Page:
The use of third-party cookies are being phased-out as we speak and this means digital marketers are going to have get a whole lot more intentional about tracking their own data, which is what I teach in the Membership To Get Data-Driven and you can check that out at or you can click the link in the shownotes. A lot of marketers are having tantrums and stomping their feet about how this is ruining everything for them, but if we could all look at this through the lens of acting like flipping human beings online, I just can’t understand how anyone would see this as being a bad thing.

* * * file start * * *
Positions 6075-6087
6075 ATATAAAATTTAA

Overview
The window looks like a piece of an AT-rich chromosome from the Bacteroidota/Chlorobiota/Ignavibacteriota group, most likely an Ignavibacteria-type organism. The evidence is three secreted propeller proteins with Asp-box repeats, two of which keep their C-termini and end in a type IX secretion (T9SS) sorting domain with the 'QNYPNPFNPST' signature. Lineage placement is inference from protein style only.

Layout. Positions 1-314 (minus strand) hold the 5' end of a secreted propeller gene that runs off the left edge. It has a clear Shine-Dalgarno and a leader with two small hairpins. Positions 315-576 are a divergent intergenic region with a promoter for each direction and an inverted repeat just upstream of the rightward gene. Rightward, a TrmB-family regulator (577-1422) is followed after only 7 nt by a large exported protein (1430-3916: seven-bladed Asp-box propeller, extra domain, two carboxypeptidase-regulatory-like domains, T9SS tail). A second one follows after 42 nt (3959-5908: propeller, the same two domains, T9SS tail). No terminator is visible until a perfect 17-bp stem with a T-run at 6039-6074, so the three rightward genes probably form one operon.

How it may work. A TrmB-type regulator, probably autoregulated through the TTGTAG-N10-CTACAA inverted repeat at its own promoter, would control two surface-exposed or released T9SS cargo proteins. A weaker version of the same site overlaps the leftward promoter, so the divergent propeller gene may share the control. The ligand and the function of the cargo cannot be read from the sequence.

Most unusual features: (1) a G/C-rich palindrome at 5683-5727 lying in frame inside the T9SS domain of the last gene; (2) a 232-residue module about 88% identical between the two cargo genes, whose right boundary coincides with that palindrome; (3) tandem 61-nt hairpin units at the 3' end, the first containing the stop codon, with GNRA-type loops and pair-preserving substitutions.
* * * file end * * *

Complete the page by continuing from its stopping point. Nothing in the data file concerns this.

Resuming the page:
My go-to example is if you went to the mall and checked out a candle at a little shoppe, and then left that store to go to the sporting goods store and the candle lady pops up from behind the winter coat rack holding up the candle and says “you sure you don’t want this candle?” and just kept popping up in places that had nothing to do with her – when you’re looking at pictures of your nieces and nephews and it’s like “candle?”, when you’re getting groceries and it’s like “still no candle?”, when you’re reading up on a loved ones serious medical problem and it’s all “can-dllllleeee!” In real life, you’d be like, “I’ll show you where you can shove that candle, lady” because it’s weird and creepy, and yet it’s something that is encouraged online even though it’s behavior we would never engage with in real life.